HR Technology (not “tech” according to show chairman Bill Kutik) was again a success despite economic woes constricting travel budgets — or maybe it was highly attended because arrangements to get to the windy city were made a few months back. In any case, here are some key take aways:
11th Annual Analyst Panel: I was invited to participate in the highest attended analyst panel session (1,268 people to be exact) alongside other leading analysts and consultants. View the results. The topics varied from Web 2.0 to the impact this economy will have on product sales. Bill Kutik (moderator) asked the audience a series of questions with electronic voting. One interesting tidbit is that two-thirds of user companies did not expect their HR technology spend to get cut. We will have the exact numbers later this week — can’t wait to see the raw numbers.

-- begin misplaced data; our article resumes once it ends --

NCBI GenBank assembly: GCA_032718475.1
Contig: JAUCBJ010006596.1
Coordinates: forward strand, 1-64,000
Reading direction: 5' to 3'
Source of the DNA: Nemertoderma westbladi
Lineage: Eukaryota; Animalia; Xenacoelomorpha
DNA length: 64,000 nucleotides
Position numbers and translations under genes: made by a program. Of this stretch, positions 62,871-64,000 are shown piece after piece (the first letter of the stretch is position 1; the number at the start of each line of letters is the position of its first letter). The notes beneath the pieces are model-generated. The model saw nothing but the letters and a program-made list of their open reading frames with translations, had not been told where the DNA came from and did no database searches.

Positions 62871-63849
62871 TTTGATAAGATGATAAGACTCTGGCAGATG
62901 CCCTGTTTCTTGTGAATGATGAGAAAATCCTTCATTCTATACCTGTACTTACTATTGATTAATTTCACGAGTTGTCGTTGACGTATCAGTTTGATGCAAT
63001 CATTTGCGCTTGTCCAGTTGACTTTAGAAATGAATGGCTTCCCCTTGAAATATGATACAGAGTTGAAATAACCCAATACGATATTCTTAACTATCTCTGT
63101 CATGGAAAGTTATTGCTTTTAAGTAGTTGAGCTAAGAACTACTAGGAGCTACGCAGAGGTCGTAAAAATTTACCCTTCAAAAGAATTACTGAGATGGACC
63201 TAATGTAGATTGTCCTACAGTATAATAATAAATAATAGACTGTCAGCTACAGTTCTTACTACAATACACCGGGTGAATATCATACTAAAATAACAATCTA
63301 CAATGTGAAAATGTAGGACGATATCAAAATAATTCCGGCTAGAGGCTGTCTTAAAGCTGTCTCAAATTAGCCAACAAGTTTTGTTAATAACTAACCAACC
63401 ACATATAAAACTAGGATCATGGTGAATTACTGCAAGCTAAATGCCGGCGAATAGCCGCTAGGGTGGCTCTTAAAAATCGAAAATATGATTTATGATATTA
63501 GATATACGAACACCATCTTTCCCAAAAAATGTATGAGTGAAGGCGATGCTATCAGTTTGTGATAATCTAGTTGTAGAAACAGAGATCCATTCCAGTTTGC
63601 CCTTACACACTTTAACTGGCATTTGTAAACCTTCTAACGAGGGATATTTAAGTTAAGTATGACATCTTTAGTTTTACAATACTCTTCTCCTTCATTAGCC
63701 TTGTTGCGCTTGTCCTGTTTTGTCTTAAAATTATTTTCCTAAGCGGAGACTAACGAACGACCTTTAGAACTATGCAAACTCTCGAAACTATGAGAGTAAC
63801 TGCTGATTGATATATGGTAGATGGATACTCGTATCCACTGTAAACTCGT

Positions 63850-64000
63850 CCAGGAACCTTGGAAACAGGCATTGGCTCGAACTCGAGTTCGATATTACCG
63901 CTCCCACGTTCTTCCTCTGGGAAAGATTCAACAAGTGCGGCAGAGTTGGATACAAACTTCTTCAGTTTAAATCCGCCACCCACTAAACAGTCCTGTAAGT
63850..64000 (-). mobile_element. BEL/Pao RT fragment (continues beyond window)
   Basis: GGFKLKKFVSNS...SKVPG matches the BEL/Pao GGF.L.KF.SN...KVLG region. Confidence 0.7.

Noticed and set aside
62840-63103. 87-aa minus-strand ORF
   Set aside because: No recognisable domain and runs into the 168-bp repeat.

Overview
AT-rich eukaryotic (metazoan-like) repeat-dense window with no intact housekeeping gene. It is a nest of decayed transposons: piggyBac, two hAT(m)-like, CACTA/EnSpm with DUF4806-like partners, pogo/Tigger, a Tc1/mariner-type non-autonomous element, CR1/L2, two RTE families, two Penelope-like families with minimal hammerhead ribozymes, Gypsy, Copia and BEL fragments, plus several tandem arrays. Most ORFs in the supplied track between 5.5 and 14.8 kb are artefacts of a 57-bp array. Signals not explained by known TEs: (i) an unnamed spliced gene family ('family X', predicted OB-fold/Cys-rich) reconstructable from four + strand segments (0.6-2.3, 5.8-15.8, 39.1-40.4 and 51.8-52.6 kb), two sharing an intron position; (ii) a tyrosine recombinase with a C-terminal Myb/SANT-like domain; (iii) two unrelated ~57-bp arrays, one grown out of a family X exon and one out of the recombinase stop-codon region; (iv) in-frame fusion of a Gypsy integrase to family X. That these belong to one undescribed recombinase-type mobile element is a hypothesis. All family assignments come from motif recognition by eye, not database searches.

I am appalled at what has been happening in the economy lately. Seems like we are moving from one crisis management to another. First it was the oil price increase crisis, now it’s the credit markets crisis, while the oil crisis seems to have disappeared. There are revolutionary approaches to solving these crises being thrown around very lightly and carelessly these days: nationalization of certain industries, redistribution of wealth and other extremist approaches. Haven’t we learned from history? Don’t we know by now that revolutions do not work? It’s been proven time and time again in Soviet Union, China, Cuba and many other nations that revolutions only lead to disasters: terror, holocausts, starvation, turning societies and social structures upside down, and people leading miserable existence. I know. I lived in one of those countries. I do not want to live in another country going through revolution.